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Four stars on the way to become a type Ia supernova

An international team of astronomers, including Rodolfo Smiljanic from the Nicolaus Copernicus Astronomical Center in Warsaw, have identified a stellar quadruple system (HD 74438) that seems to be evolving to become a supernova of type Ia. This type of supernovae are thought to happen from the thermonuclear explosion of a white dwarf in a binary system. However, there are still many uncertainties regarding type Ia supernovae.

The nature of the progenitor system (whether it is made of two white dwarfs or a white dwarf plus a giant star) and the exact details of how the explosion ignites are still debated. Nevertheless, these supernovae are very important in astrophysics as they are used as standard candles for fixing the Universe distance scale. In addition, type Ia supernovae are important producers of chemical elements around iron in the periodic table.

Star HD 74438 was discovered to be a spectroscopic quadruple system in 2017 using data from the Gaia-ESO Survey. Subsequent follow-up spectroscopic observations of HD 74438 were obtained with high-resolution spectrographs at University of Canterbury Mount John Observatory in New Zealand and at the Southern African Large Telescope in South Africa. These observations allowed the team to determine that the system has four gravitationally-bound stars in a 2+2 configuration. One binary with a short period of 4 days orbiting another binary with a short period of 21 days. HD 74438 is member of the open cluster IC 2391, making it the youngest (43 million of years) spectroscopic quadruple discovered so far. It is also among the quadruple systems with the shortest outer orbital period (the two binary systems orbit each other with a period of 6 years).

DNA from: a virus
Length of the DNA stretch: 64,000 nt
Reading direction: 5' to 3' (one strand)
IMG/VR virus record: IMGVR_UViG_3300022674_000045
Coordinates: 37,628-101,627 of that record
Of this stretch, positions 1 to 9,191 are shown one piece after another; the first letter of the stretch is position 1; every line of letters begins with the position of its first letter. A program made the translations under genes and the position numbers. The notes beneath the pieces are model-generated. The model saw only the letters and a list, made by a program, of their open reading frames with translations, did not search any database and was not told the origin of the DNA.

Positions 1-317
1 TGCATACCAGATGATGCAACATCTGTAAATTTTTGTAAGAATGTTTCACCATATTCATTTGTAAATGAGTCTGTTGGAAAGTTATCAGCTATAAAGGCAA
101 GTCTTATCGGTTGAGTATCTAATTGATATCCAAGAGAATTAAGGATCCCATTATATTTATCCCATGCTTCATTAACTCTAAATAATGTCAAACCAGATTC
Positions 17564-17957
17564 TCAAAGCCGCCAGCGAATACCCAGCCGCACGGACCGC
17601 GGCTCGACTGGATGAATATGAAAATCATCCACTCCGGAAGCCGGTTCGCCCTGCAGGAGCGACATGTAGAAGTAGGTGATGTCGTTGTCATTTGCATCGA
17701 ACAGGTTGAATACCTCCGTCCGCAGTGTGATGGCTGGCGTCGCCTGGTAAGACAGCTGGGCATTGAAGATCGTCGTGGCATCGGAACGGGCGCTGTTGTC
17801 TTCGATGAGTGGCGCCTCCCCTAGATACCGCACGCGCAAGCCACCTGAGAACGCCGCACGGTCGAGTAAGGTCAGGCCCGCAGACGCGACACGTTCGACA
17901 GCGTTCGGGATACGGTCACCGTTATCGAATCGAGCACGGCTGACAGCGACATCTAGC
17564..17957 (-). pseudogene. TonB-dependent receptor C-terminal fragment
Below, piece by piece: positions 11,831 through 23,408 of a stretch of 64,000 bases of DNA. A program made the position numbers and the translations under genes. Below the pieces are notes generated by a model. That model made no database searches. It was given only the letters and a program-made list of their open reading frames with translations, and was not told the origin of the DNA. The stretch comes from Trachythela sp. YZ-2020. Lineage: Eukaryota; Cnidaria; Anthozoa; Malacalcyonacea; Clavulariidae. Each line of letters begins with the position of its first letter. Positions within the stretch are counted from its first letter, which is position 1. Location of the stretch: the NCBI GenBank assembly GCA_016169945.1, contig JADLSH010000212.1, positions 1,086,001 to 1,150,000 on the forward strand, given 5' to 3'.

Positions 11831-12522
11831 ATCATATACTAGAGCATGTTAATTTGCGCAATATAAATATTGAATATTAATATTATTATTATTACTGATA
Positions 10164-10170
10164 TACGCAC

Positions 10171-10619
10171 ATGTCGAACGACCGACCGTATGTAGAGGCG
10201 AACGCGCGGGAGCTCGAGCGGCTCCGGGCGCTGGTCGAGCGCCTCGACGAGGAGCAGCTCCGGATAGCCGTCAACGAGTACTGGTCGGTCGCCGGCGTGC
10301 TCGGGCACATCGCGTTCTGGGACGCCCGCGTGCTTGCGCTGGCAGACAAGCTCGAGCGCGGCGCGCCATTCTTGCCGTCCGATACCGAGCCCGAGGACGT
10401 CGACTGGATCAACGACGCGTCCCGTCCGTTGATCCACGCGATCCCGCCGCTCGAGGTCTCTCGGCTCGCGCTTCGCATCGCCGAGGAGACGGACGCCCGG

The analysis showed that this quadruple system is undergoing dynamical effects on long time scales compared to the orbital periods. Indeed, one of the inner binaries should have already evolved into a circular orbit but it still has an eccentric one. This is explained by the gravitational effect of the distant binary companion which can pump up the eccentricity of the other system. State-of-the art simulations of the future evolution of HD 74438 show that such gravitational dynamics can lead to one or multiple collisions and merger events producing white dwarfs with masses just below the Chandrasekhar limit (of 1.44 solar masses). If the mass crosses this limit, as a result of mass transfer or of a merger event, the system can produce a type Ia supernova. Interestingly, 70 to 85% of all supernovae type Ia are now suspected to result from the explosion of white dwarfs which initially had sub-Chandrasekhar masses. The evolution of stellar quadruples such as HD 74438 thus represents a new promising channel to form this type of supernovae.


The study of HD 74438 is described in:

T. Merle, A. S. Hamers, S. Van Eck, A. Jorissen, M. Van der Swaelmen, K. Pollard, R. Smiljanic, D. Pourbaix, T. Zwitter, G. Traven, G. Gilmore, S. Randich, A. Gonneau, A. Hourihane , G. Sacco and C. C. Worley

"A spectroscopic quadruple as a possible progenitor of sub-Chandrasekhar type Ia supernovae", Nature Astronomy

Text by: T. Merle (ULB, Belgium) and R. Smiljanic (CAMK)

Figure caption: "Trajectories within the quadruple stellar system HD 74438: the two close pairs, having orbital periods of 21 and 4 days, orbit around each other in 6 years. At some point, the two pairs could merge into white dwarfs giving rise to a thermonuclear supernova, as illustrated in the bottom right."